April 13, 2012

Pic 1:
 ”Fashion designer Rick Owens lives and works in a building on Place du Palais Bourbon, originally built as a present from Napoleon to one of his generals. In more recent times, it was also home to the Socialist Party headquarters. Today, his press office is located in the wonderfully elaborate rooms at the front. “I couldn’t work in it,” asserts Owens, “because it faces the Place and I’d get too distracted.” Instead, he has his office at the back in a 1950s annex, which looks out on the gardens of the French Defense Ministry. On the second floor is the fur studio ? the domain of his partner, Michele Lamy, which he calls “Lamy Land”. Together, they decided to rip out the former office fittings and leave much of the interior raw. “It would have been a daunting project to clean everything up,” he explains, “and we’re fine with it just as it is.”

Pic 2:
 left caption: (previous pages) Owens lives and works in a grand building on the Place du Palais Bourbon near the French national assembly. (right) A plywood and concrete daybed covered with fox fur stands in the press office. (below) Owens designed the plywood and steel table in the press showroom, as well as the chairs upholstered in beaver fur. The oil painting between the windows was created by the Solvenian collective Irwin. The photo on the right is by Rick Castro.

right caption: (above) The ground-floor showroom in the 1950s annex with plywood and steel benches and tables. (right) The high-backed bench upholstered in felted cashmere is another of Owen’s furniture creations. (following pages) This space on the ground floor in the annex is used as an extra office. The table and “Gallic” chairs are made form plywood. The bench on the right is upholstered in cashmere.

Pic 4:
caption: (above) A room on one of the upper floors serves as the library. The object on the right is a totem lamp made from resin and cashmere. (right and facing page) Several Owens-designed chairs in the master bathroom incorporate real antlers. The leather and goat fur boots are from his Autumn-Winter 07 “Exploder” collection. The vintage jacket is made from monkey fur. (following pages) All the furnishings in the ground-floor showroom were created by Owens. They include the plywood “Antler” chair, the bronze vases on the table and the pair of “Bubble” chairs upholstered in shearling on the right.

Pic 7:
 left caption: (previous pages) Behind Owen’s desk is a cardboard model for a mirrored wall, which he created for a store belonging to the French luxury company Revillon.

right caption: (facing page and left) The vintage hoofed stool in the master bedroom was a gift from a friend. The throw on the bed is made form mink and the rugs from the fur of Chinese squirrels. (below) A space on the ground floor serves as the staff kitchen.

Via SZ

February 28, 2012

Thamanyah Wool Blend Skirted Trousers 

February 9, 2012

Michel Lamy & Ahmed Abdelrahman of Thamanyah 

December 9, 2011

I’ve posted photos of some of Rick’s furniture before but last night I got in to a conversation with my friend about this monolithic bed and it made me realize what truly interests me about this piece. To me it seems like the epitome of indulgence, not only does the thing cost nigh $100,000 but because of the sheer weight it makes the item incredibly unrealistic to own and have in your house. You would need a crew of men with forklifts and/or cranes to get it in to your house not to mention the amount of reinforcement your floor would need to support the damn thing. This only accentuates the sheer beauty of the object in my eyes because it is that much more unobtainable and luxurious.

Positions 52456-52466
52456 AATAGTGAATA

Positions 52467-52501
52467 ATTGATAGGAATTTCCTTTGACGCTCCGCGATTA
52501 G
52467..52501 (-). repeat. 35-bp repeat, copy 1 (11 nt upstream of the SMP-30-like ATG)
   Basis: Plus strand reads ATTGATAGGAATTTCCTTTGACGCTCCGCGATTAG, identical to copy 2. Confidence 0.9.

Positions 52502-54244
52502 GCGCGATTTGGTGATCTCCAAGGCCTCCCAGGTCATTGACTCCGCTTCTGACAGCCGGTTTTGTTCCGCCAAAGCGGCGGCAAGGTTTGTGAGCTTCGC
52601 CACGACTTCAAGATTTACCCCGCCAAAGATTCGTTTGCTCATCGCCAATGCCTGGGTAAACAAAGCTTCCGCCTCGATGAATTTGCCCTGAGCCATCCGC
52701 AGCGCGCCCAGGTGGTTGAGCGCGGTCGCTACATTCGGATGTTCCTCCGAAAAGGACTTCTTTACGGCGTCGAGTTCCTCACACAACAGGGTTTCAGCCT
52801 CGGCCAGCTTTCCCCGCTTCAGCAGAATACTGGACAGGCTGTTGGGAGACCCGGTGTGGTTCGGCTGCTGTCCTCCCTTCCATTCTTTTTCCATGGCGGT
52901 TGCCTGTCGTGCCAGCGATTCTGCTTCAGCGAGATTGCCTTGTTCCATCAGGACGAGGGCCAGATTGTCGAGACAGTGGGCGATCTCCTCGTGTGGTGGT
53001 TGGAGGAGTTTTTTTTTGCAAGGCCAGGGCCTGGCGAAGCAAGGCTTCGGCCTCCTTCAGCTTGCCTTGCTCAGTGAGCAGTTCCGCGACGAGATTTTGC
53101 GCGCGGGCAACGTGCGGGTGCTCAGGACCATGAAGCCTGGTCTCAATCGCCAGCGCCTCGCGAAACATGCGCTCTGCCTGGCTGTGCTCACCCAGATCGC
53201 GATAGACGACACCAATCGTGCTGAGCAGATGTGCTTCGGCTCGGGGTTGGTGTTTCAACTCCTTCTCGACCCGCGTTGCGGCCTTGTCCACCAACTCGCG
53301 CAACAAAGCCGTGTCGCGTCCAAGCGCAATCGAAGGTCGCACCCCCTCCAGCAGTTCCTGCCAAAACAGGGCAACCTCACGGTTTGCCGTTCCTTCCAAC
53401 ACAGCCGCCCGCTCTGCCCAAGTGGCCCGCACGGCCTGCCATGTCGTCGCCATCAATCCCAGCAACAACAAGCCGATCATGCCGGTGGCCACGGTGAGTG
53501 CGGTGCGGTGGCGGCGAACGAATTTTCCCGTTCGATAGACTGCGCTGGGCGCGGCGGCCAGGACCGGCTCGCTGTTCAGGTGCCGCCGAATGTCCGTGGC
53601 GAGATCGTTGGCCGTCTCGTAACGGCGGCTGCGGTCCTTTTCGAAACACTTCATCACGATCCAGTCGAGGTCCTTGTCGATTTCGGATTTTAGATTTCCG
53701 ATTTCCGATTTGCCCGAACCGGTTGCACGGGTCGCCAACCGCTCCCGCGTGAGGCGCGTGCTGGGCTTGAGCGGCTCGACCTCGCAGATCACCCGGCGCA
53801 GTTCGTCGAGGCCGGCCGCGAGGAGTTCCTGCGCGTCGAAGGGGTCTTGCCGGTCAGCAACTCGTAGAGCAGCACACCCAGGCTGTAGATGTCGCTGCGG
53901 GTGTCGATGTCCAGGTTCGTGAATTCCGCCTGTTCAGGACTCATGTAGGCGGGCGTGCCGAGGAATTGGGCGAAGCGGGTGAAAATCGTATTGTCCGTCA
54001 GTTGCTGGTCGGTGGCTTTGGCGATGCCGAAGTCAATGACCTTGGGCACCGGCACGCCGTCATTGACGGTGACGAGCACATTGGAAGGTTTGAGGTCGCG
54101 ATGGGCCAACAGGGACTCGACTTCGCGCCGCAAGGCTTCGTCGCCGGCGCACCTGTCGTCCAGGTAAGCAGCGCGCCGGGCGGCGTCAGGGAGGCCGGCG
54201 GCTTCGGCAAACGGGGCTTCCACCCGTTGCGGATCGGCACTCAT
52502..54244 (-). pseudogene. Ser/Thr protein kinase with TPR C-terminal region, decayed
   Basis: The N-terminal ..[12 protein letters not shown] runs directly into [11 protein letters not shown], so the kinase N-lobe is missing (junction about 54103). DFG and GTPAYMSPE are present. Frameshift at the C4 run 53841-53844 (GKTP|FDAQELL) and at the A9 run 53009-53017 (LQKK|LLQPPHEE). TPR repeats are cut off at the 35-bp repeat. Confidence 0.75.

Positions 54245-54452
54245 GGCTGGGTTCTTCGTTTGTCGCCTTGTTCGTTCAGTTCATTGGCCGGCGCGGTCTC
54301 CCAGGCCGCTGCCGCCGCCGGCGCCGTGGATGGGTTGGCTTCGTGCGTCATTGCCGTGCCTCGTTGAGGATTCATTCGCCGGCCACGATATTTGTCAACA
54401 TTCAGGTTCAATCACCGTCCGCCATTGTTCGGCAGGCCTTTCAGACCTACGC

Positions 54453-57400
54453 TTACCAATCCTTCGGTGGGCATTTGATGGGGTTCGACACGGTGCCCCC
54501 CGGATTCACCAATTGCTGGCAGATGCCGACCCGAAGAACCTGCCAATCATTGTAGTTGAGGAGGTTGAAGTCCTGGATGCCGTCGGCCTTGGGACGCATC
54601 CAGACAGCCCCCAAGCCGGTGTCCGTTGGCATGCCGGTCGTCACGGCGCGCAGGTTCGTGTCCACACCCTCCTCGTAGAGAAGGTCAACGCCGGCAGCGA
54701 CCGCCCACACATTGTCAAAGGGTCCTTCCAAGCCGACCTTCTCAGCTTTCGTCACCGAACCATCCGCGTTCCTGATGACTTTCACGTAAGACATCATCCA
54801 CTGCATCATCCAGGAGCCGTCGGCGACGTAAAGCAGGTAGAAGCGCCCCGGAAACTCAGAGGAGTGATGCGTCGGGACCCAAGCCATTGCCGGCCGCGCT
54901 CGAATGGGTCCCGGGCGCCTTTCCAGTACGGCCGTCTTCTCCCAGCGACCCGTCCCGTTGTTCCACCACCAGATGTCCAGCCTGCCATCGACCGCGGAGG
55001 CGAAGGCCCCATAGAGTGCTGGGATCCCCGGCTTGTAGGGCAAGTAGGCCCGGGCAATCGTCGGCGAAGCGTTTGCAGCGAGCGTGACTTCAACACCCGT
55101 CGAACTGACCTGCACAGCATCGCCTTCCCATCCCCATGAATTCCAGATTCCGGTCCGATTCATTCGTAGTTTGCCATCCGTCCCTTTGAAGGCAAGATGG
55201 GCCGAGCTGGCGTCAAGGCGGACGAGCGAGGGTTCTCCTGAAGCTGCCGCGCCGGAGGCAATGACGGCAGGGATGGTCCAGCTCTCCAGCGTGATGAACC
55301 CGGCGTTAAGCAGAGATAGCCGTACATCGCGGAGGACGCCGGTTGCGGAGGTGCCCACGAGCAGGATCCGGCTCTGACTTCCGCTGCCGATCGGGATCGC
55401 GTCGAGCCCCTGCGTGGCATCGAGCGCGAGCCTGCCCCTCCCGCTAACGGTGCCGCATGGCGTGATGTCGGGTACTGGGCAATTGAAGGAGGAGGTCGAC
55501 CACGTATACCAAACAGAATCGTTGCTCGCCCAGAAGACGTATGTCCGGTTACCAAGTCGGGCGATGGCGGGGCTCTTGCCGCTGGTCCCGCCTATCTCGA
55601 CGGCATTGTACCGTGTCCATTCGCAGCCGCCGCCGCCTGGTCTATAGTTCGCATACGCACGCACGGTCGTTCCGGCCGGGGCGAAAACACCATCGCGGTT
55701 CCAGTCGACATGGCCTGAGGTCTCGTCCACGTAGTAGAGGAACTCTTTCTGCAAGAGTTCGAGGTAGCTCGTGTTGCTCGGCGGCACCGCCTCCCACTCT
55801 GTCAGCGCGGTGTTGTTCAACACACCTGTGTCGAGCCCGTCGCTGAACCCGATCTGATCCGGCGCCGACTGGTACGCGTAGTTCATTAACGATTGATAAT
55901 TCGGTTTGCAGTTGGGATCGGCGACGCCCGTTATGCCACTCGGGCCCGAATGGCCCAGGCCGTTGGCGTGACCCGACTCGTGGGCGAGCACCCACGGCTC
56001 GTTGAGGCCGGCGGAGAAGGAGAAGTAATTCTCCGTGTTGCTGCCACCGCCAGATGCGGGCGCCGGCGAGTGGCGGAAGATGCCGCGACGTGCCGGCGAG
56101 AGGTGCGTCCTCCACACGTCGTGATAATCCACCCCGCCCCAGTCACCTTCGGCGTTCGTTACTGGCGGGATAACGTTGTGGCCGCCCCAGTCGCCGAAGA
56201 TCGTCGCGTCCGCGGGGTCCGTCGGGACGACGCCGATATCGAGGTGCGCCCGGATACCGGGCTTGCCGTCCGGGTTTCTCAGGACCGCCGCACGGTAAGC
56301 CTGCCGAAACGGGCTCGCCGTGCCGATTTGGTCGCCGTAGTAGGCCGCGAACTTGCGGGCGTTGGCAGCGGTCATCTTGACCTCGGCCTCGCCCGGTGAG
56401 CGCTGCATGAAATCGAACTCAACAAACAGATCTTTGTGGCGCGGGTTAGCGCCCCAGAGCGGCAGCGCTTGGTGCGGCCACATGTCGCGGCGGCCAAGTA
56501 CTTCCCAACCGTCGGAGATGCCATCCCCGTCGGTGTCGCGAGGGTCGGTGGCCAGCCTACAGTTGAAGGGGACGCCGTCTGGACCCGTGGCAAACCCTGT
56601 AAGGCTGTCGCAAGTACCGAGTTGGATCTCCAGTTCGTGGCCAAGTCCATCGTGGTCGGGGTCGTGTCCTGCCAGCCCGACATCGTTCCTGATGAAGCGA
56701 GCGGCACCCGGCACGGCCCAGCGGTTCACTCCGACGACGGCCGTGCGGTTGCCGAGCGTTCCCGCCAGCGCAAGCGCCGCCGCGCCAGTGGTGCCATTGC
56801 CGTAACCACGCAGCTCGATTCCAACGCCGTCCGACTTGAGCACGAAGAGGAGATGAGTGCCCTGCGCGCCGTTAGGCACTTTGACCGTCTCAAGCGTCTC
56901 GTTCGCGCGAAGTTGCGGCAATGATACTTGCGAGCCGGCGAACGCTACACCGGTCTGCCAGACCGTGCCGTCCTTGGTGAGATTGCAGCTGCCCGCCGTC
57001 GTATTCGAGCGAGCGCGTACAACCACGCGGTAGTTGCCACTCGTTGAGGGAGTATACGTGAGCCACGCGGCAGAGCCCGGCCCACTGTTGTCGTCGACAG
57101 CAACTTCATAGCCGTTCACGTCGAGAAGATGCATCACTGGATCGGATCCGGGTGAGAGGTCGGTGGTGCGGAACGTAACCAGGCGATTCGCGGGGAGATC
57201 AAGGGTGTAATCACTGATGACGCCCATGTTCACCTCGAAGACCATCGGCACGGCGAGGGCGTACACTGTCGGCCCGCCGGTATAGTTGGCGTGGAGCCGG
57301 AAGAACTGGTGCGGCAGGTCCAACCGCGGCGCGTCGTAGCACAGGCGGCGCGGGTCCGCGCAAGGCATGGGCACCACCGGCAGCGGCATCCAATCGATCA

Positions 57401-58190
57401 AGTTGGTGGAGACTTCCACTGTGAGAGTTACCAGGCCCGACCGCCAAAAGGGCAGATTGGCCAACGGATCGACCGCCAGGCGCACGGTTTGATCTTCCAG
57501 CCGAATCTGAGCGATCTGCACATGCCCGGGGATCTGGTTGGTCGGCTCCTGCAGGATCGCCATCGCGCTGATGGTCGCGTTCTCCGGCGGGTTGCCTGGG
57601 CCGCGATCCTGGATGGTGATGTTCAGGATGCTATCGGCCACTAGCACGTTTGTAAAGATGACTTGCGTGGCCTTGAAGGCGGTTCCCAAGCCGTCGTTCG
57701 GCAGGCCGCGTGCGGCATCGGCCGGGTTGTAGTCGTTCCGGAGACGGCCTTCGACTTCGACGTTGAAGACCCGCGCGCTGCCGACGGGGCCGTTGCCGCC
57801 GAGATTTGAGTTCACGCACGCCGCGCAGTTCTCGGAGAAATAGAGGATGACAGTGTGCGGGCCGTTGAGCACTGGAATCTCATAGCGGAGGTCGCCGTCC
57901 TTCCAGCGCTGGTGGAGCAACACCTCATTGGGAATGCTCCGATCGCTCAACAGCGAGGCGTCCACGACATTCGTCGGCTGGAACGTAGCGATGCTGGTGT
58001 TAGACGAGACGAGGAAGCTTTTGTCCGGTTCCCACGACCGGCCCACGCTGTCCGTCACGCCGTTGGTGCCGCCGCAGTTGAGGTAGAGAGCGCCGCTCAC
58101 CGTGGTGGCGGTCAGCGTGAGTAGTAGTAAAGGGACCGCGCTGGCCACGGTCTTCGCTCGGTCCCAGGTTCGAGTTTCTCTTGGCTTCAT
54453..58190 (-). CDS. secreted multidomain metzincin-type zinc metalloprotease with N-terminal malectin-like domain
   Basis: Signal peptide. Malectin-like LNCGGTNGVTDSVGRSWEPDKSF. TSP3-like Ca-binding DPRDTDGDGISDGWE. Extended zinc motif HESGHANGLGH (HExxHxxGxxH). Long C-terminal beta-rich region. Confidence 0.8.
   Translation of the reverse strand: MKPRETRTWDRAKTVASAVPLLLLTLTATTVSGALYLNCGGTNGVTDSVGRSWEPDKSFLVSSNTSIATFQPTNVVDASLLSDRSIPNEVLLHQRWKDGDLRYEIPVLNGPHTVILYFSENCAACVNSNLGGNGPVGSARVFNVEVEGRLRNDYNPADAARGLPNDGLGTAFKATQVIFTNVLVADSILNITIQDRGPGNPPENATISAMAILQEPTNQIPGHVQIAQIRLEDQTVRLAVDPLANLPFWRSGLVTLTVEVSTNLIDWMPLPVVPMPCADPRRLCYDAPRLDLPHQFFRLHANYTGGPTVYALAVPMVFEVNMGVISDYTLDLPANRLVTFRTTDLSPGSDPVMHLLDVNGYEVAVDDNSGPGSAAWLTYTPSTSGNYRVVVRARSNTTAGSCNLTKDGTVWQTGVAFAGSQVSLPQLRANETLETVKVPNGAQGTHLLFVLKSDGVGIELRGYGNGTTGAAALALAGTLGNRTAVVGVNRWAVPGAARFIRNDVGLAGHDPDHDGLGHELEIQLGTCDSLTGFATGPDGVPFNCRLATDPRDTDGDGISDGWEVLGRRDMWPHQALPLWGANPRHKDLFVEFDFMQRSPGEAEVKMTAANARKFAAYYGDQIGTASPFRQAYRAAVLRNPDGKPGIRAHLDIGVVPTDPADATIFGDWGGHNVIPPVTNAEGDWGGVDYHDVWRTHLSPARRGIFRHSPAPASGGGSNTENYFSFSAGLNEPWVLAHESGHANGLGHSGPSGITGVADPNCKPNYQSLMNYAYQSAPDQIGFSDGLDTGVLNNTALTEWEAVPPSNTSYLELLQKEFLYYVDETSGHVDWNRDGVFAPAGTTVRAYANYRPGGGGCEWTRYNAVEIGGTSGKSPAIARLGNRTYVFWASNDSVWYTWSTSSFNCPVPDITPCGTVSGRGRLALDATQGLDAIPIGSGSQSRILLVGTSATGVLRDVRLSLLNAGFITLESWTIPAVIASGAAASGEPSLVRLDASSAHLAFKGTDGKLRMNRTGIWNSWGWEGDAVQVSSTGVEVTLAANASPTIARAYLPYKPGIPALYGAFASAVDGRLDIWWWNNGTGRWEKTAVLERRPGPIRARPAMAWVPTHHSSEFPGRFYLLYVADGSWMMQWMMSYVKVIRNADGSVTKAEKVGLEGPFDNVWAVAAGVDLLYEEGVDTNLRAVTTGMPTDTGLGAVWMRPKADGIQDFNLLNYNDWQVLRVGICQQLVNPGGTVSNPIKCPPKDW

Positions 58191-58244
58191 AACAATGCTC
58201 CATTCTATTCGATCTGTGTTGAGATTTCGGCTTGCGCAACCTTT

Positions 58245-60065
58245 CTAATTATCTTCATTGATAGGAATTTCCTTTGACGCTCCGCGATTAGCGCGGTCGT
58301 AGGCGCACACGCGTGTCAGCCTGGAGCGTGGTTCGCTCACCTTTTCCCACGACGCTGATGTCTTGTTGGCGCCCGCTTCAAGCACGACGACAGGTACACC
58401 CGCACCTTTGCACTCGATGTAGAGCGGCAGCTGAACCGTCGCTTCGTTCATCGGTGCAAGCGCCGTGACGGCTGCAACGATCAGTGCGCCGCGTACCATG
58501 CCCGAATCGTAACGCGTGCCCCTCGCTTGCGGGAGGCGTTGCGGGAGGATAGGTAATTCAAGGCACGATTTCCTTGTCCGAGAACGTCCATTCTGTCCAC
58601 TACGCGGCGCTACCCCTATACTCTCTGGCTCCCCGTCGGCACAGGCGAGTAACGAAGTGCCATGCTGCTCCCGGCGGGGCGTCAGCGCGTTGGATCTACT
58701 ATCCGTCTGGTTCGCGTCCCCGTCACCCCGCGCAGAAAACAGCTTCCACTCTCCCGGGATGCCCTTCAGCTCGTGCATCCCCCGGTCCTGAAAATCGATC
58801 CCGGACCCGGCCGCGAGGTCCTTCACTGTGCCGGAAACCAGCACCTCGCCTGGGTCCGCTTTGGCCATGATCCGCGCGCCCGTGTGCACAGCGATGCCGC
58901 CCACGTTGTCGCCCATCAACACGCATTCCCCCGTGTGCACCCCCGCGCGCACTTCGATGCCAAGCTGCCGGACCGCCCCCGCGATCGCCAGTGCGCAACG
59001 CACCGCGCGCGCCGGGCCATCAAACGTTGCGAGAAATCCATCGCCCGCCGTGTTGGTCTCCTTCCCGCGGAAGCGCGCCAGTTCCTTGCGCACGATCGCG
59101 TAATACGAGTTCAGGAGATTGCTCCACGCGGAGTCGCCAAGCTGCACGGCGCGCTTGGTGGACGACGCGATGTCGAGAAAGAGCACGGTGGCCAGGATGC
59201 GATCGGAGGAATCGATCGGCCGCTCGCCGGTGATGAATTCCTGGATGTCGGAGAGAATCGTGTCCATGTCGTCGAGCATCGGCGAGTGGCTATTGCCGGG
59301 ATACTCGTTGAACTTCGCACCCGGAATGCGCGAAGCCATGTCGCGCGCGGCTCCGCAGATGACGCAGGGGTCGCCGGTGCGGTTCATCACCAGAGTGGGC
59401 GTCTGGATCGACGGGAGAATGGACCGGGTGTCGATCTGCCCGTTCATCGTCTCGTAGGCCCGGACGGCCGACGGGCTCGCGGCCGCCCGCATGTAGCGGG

“I was thinking Sleeping Beauty’s coffin and Christ’s empty tomb,” says fashion designer Rick Owens of the inspiration behind Pavane for a Dead Princess, a site-specific installation of his latest furniture creations currently showing at New York’s Salon 94. (His popular 2009 show, Evolution, at Sebastian + Barquet in London, was a similar art-design hybrid). Pavane is named after a Ravel piano piece that Owens’s parents used to play when he was a child, and the composer’s mysterious, fictional Spanish heroine provides the starting point for the designer’s “romantic and dramatic” imaginings. In the gallery space, behind a floor-to-ceiling shaved mink curtain (sold made-to-measure, price upon request), Owens has created a boudoir for his own conjured princess. Loosely modelled on his personal sleeping quarters in his home off the Place du Palais Bourbon, it was executed by a team of artisans from Paris to Poland, overseen by his wife, Michele Lamy. Here, the elemental Bauhaus bunker style of the Evolution collection has developed into works that wouldn’t be out of place in a pharaoh’s temple or Papal chamber. The truly monolithic king-size bed ($220,000), decadently outfitted in translucent Spanish alabaster, is formed from a towering, two-meter-tall headboard atop a 3-meter-square platform, while the luxurious daybed wrapped in a curved alabaster vice ($98,000) sits atop a Luigi Moretti-inspired jagged reef of bronze. The world Owens has manifest—equal parts medieval, Art Deco and sci-fi—extends to smaller-scale items, including bronze side tables and stone lamps, adding to the feeling that the designer occupies and creates in his own, fully realized world. Today we present a portfolio of images of Owens at the installation, shot exclusively for NOWNESS by Max Farago. 

via nowness